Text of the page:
“The wisdom of the Framers ensures that some of the excesses of Europe – in both directions – [to accommodate Muslim religious practices] won’t be replicated here” – Ruth Marcus, Washington Post columnist

News and Analysis (3/25/08)

Tuesday, March 25th, 2008

After being sworn in, Pakistan’s new PM bolsters his reputation for taking principled stances by making good on a promise to lift house arrest orders for the 65 judges deposed by Musharraf:

After realizing the failure of political isolation, some Western officials are beginning to tinker with the idea of including Hamas in peace negotiations:

Despite renewing a ceasefire pledge, Muqtada As-Sadr’s forces face a massive government troop offensive in Basra, aiming to wrest control of the city from the Mahdi Army and other local Shi’a militias…

…meanwhile an op-ed in the Arab news argues an American withdrawal will not lead to an “orgy of violence” some fear:

A German state-sponsored initiative aims to promote tolerance by making religious extremism uncool through comic strips, but Muslim civil society organizations say the effort could have been improved had the State decided to consult them on the project:

Continuing the momentum of earlier Muslim-Christian dialogs, King Abdullah says they should be expanded into an Abrahamic trialog that includes Jews…

…meanwhile Human Rights Watch calls for a uniform penal code to prevent further human rights abuses in the name of Islamic jurisprudence:

News and Analysis (3/24/08)

Monday, March 24th, 2008

A few days after reaching the fifth anniversary of the invasion and occupation of Iraq, the US reaches another gloomy milestone—4,000 US soldiers killed…

…meanwhile Der Spiegel conducts an in-depth investigation of Germany’s role in providing false intelligence to hawkish elements within the US:

Cheney charges Hamas, Syria and Iran are “wrecking” Middle East peace despite Israel’s refusal to negotiate over the Golan Heights, continuing US and Israel belligerence toward Iran and Israel’s opposition to a unity government that could stabilize the Palestinian National Authority:

A former Al-Qaeda militant recounts his sense of disillusionment and betrayal by UBL’s actions:

Musharraf’s power quickly fades as he faces a hostile new parliament, stuck in a position that is “largely ceremonial” according to Pakistan’s own constitution, and no longer has the backing of the army:

News and Analysis (3/22-23/08)

Sunday, March 23rd, 2008

Once again Americans detained by America must fight for habeus corpus …

… while an Iraqi collaborator with the Iraq mission gets spurned:

Iranian analysts point to recent elections as evidence Western sanctions are counterproductive:

Middle East analyst Shadi Hamid argues that if Americans want to mitigate violence among Muslims, it should start by understanding the policies and politics fueling their anger:

Montana’s governor declares victory after long-standing opposition to the invasive Real ID act:

Tenacious advocacy for abused women in Dubai and opposition to state control of her work earns Sharla Musabih many supporters and enemies:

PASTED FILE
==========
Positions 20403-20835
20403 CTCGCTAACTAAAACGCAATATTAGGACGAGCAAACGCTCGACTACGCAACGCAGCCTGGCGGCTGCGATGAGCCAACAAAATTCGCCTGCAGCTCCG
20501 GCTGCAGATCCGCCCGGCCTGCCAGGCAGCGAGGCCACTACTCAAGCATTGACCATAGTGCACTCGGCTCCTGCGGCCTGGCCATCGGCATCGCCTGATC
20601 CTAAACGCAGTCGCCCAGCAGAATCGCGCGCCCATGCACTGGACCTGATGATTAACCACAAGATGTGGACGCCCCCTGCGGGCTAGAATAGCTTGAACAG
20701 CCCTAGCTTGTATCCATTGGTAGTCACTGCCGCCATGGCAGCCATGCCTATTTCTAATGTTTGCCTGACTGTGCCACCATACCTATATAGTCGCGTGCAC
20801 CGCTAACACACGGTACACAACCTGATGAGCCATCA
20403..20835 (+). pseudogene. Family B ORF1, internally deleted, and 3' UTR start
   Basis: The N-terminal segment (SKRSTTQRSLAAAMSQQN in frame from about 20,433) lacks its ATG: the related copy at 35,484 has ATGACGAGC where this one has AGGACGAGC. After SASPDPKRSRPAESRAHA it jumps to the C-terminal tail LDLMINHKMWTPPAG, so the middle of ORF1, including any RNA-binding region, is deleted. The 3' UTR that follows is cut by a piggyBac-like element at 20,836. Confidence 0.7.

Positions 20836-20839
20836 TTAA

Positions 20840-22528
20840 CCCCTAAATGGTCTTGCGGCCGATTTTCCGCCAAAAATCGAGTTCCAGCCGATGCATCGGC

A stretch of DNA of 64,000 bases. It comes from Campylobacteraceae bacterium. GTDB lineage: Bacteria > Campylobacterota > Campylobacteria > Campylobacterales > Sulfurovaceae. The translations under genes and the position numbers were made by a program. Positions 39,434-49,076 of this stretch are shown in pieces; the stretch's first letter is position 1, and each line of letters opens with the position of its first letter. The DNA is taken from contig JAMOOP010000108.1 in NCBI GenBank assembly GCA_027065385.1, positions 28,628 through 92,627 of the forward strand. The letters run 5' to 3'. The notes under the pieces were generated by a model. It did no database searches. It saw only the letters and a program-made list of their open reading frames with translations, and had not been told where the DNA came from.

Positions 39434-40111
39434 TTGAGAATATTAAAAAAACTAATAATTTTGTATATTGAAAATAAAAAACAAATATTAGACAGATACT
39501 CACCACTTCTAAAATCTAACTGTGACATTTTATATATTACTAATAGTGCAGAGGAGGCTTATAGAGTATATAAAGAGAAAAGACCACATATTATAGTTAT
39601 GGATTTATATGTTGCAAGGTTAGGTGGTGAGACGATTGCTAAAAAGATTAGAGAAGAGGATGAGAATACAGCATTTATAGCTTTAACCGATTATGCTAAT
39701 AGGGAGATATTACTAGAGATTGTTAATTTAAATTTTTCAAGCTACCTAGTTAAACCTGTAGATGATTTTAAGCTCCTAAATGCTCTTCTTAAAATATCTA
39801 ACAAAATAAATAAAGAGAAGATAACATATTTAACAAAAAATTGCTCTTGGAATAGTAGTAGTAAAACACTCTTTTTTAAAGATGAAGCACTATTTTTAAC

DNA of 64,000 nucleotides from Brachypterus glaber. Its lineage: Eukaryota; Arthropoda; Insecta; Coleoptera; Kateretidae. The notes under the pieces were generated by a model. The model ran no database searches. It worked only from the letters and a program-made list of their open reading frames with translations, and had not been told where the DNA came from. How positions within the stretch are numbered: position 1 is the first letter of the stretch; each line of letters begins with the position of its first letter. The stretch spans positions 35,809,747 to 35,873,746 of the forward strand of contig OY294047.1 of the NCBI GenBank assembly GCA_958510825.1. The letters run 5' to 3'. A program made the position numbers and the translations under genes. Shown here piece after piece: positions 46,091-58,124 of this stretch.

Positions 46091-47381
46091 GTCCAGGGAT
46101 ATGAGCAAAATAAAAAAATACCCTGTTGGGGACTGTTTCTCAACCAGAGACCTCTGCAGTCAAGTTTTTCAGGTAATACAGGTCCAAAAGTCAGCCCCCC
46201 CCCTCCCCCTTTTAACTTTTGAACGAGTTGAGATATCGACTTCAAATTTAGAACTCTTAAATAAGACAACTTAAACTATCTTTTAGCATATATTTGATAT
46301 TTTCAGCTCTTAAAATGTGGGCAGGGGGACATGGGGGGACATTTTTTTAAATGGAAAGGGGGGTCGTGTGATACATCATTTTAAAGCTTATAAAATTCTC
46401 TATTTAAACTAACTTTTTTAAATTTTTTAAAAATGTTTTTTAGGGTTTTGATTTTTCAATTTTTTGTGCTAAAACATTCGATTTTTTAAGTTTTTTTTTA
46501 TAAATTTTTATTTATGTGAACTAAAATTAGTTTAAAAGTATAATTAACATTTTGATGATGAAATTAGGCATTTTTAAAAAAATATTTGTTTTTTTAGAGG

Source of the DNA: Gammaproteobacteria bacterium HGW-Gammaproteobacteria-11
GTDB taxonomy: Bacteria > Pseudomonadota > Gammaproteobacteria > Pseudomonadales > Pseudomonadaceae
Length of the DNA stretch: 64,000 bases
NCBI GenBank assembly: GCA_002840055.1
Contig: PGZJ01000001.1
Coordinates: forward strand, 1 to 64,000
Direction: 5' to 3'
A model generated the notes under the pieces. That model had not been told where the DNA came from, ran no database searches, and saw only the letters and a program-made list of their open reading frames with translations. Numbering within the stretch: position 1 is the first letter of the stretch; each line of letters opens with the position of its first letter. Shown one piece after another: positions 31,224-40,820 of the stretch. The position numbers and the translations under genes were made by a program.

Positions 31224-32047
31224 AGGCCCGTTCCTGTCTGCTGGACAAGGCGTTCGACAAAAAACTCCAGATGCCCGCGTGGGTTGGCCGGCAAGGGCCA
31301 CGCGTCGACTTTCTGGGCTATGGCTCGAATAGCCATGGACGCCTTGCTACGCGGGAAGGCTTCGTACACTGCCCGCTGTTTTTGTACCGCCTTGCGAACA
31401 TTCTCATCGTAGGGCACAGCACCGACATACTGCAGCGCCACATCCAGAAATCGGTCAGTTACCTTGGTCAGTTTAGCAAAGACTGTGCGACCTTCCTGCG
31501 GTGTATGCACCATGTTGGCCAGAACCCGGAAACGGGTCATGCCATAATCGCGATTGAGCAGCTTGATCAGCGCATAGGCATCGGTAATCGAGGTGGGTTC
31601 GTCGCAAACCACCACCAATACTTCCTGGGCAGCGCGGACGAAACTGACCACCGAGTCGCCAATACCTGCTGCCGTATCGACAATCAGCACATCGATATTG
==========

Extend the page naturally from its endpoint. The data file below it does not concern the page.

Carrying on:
As a low-key PPP insider, Yousaf Gillani, is tapped to become Pakistan’s next PM, the US starts to worry as Islambad’s government seeks to tackle militant extremism with law-enforcement techniques and negotiations rather than failed military methods:

News and Analysis (3/21/08)

Friday, March 21st, 2008

Lack of security leaves Afghans vulnerable not only to the Taliban, but to what local residents see as the greater threat—criminal gangs:

Fed up with the coercion and bloody tactics, tribal groups begin turning on extremist militants, but disdain for the Pakistani government and America remain:

British prisons seek imams to prevent radicalization of other prisoners by religious extremists:

Part of a broader plan “to encourage moderation and tolerance in Saudi society”, the State is seeking to retrain 40,000 imams:

Having women-only hours at one gym and the adhan being broadcast across Harvard Yard for a few days last month ignites discussions over pluralism and religious accommodation among students:

New York City counterterror cop goes to court after blowing the whistle on the NYPD for failing to stop a city contractor who bombarded his unit with “hundreds of virulent anti-Arab and anti-Muslim e-mail messages”:

Ongoing political deadlock and rising tensions have people talking of another civil war, with some already making preparations to move elsewhere:

News and Analysis (3/20/08)

Thursday, March 20th, 2008

In a major political breakthrough for Iraq, legislation addressing Sunni concerns is passed:

Reuters correspondent Cynthia Johnston describes how she was harassed by Egyptian security forces while covering the beat on the Muslim Brotherhood:

Despite Big Brother powers given to American intelligence agencies, Al-Qaeda remains alive largely due lack of linguistic and cultural expertise; meanwhile, Bin Laden issues a new threat to the EU, this time over a re-printing of cartoons lampooning the Prophet Muhammad (PBUH):

The Kuwaiti Emir dissolves parliament and calls for snap elections after not getting “fruitful cooperation,” not on electoral reform this time, but over pay increases:

Sectarian violence spreads to Nigeria, and barely kept under the surface: